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Harry Potter and the Premenopausal Feminist.

Sometime London-based TV producer and writer Wilde (On the Trail of the Women Warriors, 2000) offers a “nonfiction narrative” of her quest for spirituality via rituals assembled from beliefs supposedly practiced in “Neolithic” Britain.

The author portrays herself as despondent over her fiancé’s death and seeking solace in booze when, now some 20 years ago, she encounters an “Afro-Celtic” woman in Liverpool whose eyes have “triple irises”—the whole book is like this—and who advises her that she, Wilde, is actually a “woman warrior” in search of her destiny. Wilde is then passed to Cyril (no last names here), a shadowy figure who may or may not be a prophet, for initiation into rituals derived primarily from Welsh mythology. She immediately transfers a self-confessed obsession with “what existed before creation” into the context provided by Cyril, and the adventures begin. If Carlos Castañeda, to whom Wilde occasionally refers as a like-minded pioneer in native spiritualities, had only known that such trances, visions, transports to space-time fields, spiral castles, dragon’s lairs, and other figments of the “Otherworld” were available through mere ingestion of Guinness and an occasional whisky, he might have spared himself the risk of peyote. And if visions, per se, can have the ring of illegitimacy, these do: in one, Wilde encounters a “huntress” with a bow and arrow—no mention of a quiver; in another, a strange “French woman” heard from a distance as she strolls up a beach smoking a Gauloise and humming the “Marseillaise.” At one point, Wilde marches off alone into a moonless night to find a circle of standing stones; a few weeks later, in a darkened room, she reveals an ongoing paralytic terror of the dark. “Sexual energy” constantly flows among the companions she chooses to act out a creation myth based on both incestuous rape and—why not?—“virgin birth,” with indecipherable results.

Harry Potter and the Premenopausal Feminist.

Pub Date: Oct. 1, 2002

ISBN: 1-58542-182-0

Page Count: 320

Publisher: TarcherPerigee

Review Posted Online: May 19, 2010

Kirkus Reviews Issue: Sept. 1, 2002

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If the authors are serious, this is a silly, distasteful book. If they are not, it’s a brilliant satire.

The authors have created a sort of anti-Book of Virtues in this encyclopedic compendium of the ways and means of power.

Everyone wants power and everyone is in a constant duplicitous game to gain more power at the expense of others, according to Greene, a screenwriter and former editor at Esquire (Elffers, a book packager, designed the volume, with its attractive marginalia). We live today as courtiers once did in royal courts: we must appear civil while attempting to crush all those around us. This power game can be played well or poorly, and in these 48 laws culled from the history and wisdom of the world’s greatest power players are the rules that must be followed to win. These laws boil down to being as ruthless, selfish, manipulative, and deceitful as possible. Each law, however, gets its own chapter: “Conceal Your Intentions,” “Always Say Less Than Necessary,” “Pose as a Friend, Work as a Spy,” and so on. Each chapter is conveniently broken down into sections on what happened to those who transgressed or observed the particular law, the key elements in this law, and ways to defensively reverse this law when it’s used against you. Quotations in the margins amplify the lesson being taught. While compelling in the way an auto accident might be, the book is simply nonsense. Rules often contradict each other. We are told, for instance, to “be conspicuous at all cost,” then told to “behave like others.” More seriously, Greene never really defines “power,” and he merely asserts, rather than offers evidence for, the Hobbesian world of all against all in which he insists we live. The world may be like this at times, but often it isn’t. To ask why this is so would be a far more useful project.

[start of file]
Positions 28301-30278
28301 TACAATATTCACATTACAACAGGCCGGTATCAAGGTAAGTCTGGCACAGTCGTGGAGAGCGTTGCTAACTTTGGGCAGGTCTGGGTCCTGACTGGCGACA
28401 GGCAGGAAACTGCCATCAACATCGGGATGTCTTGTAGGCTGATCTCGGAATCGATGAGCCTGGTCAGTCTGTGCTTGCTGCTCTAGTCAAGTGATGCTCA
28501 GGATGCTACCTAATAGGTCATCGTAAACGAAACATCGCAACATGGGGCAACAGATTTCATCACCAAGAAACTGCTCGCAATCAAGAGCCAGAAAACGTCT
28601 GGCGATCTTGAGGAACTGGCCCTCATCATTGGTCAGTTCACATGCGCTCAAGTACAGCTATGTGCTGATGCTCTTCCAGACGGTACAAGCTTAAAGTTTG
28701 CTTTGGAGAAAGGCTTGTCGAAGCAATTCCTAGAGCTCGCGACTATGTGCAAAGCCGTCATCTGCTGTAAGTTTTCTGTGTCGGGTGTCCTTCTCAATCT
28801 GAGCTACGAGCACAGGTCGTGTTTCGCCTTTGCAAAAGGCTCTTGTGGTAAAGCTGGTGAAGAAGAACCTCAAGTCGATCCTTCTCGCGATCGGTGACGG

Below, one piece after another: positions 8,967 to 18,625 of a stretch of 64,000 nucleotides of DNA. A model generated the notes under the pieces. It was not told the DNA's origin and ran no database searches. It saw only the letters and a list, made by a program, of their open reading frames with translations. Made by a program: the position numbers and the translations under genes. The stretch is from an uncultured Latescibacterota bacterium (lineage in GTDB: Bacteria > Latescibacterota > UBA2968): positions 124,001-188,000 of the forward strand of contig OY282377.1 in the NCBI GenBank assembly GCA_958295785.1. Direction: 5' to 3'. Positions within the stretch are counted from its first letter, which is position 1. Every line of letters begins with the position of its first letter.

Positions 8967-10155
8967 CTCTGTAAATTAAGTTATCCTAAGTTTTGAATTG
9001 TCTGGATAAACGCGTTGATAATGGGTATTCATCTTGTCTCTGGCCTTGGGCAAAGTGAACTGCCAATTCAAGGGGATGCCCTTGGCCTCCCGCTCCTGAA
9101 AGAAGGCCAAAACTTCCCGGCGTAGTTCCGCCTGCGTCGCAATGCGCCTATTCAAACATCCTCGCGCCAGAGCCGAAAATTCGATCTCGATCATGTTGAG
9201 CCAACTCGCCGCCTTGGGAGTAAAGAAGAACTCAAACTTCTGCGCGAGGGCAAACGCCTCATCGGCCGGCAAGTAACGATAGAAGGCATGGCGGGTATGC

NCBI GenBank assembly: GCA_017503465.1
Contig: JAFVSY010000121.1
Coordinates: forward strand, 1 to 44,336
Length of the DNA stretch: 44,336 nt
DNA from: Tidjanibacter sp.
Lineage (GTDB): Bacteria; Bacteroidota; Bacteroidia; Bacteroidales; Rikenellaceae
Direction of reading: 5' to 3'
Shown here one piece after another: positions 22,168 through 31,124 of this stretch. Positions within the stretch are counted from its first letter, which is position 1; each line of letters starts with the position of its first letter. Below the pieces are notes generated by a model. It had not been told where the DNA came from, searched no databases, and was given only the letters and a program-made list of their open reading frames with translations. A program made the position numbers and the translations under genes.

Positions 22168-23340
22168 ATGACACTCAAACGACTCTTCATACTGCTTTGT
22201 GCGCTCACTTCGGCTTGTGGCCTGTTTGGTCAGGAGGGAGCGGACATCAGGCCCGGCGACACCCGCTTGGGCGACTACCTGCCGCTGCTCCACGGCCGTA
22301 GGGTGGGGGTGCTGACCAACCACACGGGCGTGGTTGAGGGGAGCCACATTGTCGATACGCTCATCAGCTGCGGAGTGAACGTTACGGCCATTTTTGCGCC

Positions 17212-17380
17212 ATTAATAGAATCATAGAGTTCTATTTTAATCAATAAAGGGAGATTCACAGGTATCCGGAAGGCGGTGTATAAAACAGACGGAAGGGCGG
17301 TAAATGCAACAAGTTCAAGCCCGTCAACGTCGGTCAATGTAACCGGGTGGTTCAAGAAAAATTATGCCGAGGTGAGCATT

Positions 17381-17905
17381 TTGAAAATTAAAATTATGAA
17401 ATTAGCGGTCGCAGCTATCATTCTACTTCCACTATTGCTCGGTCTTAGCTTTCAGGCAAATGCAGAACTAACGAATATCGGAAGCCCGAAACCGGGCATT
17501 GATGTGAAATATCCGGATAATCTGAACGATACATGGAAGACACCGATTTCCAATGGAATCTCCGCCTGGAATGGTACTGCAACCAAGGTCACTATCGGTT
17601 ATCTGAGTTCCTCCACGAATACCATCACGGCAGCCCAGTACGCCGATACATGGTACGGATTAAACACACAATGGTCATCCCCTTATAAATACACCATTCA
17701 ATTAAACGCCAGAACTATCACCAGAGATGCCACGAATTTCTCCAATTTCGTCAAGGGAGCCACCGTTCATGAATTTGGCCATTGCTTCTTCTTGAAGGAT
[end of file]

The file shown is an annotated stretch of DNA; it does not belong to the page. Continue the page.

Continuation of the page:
If the authors are serious, this is a silly, distasteful book. If they are not, it’s a brilliant satire.

Pub Date: Sept. 1, 1998

ISBN: 0-670-88146-5

Page Count: 430

Publisher: Viking

Review Posted Online: May 19, 2010

Kirkus Reviews Issue: July 15, 1998

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This a book of earlier, philosophical essays concerned with the essential "absurdity" of life and the concept that- to overcome the strong tendency to suicide in every thoughtful man-one must accept life on its own terms with its values of revolt, liberty and passion. A dreary thesis- derived from and distorting the beliefs of the founders of existentialism, Jaspers, Heldegger and Kierkegaard, etc., the point of view seems peculiarly outmoded. It is based on the experience of war and the resistance, liberally laced with Andre Gide's excessive intellectualism. The younger existentialists such as Sartre and Camus, with their gift for the terse novel or intense drama, seem to have omitted from their philosophy all the deep religiosity which permeates the work of the great existentialist thinkers. This contributes to a basic lack of vitality in themselves, in these essays, and ten years after the war Camus seems unaware that the life force has healed old wounds... Largely for avant garde aesthetes and his special coterie.

Pub Date: Sept. 26, 1955

ISBN: 0679733736

Page Count: 228

Publisher: Knopf

Review Posted Online: Sept. 19, 2011

Kirkus Reviews Issue: Sept. 1, 1955

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